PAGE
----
DON’T LET SHORT-TERM DISTRACTIONS SPOIL YOUR LONG-TERM FITNESS GOALS – HERE’S HOW
Story by Jacquie Clancy
Photo by Mike Lewis for Plaid Magazine (We Like To Work)
For some people, working out every day is as natural as brushing their teeth. For others, getting into the routine of exercising regularly is a hard habit to get into, and an easy habit to break.
After a few weeks or months of full commitment to an exercise regime, a vacation, overtime at work, or even a bad cold can completely derail the routine. Jill Duff, a registered holistic nutritionist and certified personal trainer in Toronto, notices a drop in commitment to exercising from her clients at particular times during the year.
“The summer usually comes with more social engagements involving food and drink and it is difficult for people to say no to invitations that are fun or obligatory,” says Duff.
Jacqueline Garay, a former member of the Canadian national swimming team and certified personal trainer (also in Toronto), agrees.
“People seem to lose interest in the summer months mostly because they are enjoying the good weather. A lot of people start to go out more often after work to patios, parties, or up north to cottages. The slowest months…are July and August,” says Garay.
As summer fizzles out, the gym may seem a bit sparse, but as the season changes, so could the attendance in gym-goers.
“When people have more time to themselves to reflect on what they want in their lives, health goals often arise and this creates a return to the gym. This is why I believe September and January usually bring surges of interest in returning to and starting workouts,” Duff explains.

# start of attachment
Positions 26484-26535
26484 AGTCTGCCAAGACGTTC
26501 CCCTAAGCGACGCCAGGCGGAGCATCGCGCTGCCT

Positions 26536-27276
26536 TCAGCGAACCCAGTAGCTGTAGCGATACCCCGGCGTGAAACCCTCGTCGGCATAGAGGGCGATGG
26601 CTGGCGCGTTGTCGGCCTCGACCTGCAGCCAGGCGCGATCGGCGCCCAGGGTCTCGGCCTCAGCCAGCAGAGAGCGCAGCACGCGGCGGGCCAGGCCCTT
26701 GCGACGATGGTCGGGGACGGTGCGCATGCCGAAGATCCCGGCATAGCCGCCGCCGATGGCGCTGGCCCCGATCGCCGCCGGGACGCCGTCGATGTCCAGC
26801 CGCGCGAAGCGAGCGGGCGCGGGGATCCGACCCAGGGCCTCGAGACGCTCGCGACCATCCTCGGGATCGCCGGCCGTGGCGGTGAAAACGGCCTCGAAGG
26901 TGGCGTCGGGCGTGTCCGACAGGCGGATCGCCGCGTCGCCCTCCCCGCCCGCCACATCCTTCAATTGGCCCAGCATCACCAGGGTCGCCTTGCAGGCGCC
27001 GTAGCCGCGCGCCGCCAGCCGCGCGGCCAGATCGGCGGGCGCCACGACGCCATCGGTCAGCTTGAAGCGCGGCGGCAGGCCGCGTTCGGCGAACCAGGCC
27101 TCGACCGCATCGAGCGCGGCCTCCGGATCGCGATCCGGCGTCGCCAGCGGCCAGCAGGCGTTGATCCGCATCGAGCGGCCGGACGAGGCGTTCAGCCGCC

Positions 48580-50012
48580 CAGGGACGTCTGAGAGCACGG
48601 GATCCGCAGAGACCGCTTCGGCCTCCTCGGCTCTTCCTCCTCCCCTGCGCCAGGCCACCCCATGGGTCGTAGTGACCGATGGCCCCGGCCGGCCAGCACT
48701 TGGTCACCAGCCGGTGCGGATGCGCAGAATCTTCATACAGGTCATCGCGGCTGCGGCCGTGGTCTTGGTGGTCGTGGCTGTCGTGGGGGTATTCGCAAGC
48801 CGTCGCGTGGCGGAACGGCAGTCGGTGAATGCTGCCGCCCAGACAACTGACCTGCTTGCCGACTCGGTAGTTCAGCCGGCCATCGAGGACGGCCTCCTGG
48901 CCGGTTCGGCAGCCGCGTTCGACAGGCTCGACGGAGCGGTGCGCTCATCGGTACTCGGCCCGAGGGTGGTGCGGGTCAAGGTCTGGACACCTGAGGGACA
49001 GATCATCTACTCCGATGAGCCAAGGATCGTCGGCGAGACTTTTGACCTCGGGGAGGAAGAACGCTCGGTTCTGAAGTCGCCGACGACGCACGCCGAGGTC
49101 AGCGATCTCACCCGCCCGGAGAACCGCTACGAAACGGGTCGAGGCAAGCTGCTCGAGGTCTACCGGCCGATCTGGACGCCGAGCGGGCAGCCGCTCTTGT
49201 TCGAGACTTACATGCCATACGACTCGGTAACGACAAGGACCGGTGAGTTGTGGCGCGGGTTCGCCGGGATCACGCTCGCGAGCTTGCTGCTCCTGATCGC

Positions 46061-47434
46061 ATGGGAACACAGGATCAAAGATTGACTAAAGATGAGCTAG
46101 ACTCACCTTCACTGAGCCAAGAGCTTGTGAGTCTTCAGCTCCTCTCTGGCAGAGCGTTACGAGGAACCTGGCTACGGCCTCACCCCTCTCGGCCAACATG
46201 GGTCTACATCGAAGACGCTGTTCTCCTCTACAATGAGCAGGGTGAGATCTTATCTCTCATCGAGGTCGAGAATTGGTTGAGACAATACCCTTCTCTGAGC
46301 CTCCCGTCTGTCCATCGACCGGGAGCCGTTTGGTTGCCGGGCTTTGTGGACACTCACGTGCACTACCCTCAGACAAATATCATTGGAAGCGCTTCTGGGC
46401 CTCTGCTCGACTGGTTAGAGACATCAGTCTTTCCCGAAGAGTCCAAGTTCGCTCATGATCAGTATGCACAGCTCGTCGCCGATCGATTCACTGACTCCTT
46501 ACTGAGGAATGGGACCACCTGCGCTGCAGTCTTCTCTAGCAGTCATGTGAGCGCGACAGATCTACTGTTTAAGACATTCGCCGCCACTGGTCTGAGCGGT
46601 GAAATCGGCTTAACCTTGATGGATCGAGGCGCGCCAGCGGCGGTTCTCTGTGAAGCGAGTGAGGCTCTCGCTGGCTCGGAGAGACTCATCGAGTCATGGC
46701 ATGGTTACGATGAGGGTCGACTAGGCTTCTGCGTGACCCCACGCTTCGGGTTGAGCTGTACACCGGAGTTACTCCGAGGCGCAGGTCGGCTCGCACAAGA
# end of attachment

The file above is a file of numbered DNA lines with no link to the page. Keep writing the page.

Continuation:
However, if the change in season isn’t enough to get you back in the gym, don’t worry. As Duff points out, everyone has a different motivating reason for exercising and the key is to pin-point exactly why working out should be a crucial part of your schedule.
According to Duff, “somewhere inside all of us there is usually an emotional connection that determines our level of motivation and desire to realize [health] goals.” Her suggestion to finding what it is that drives us to sweat-it-out on the regular is to write goals down on paper. If the goal, the obstacles to achieving it, and the reasons behind it are visualized, they become harder to ignore.
Garay uses the a similar technique with her clients. “The best way to motivate clients is to say, ‘Remember when we started and you promised me your commitment level to this goal was a 10 out of 10? Well, you are still on track, however I would hate to lose all the progress we have made so far’. By bringing up what they have already accomplished, it also helps them realize that all the work they are doing is not in vain, they are working towards something.” For Garay, it is also important for her clients to celebrate the little victories along the way. By making smaller, short-term, attainable goals, it creates a more rewarding experience and realistic strategy. For example, Garay suggests setting a goal to run 5k; once that is achieved, work towards a 10k and eventually aim to complete a marathon.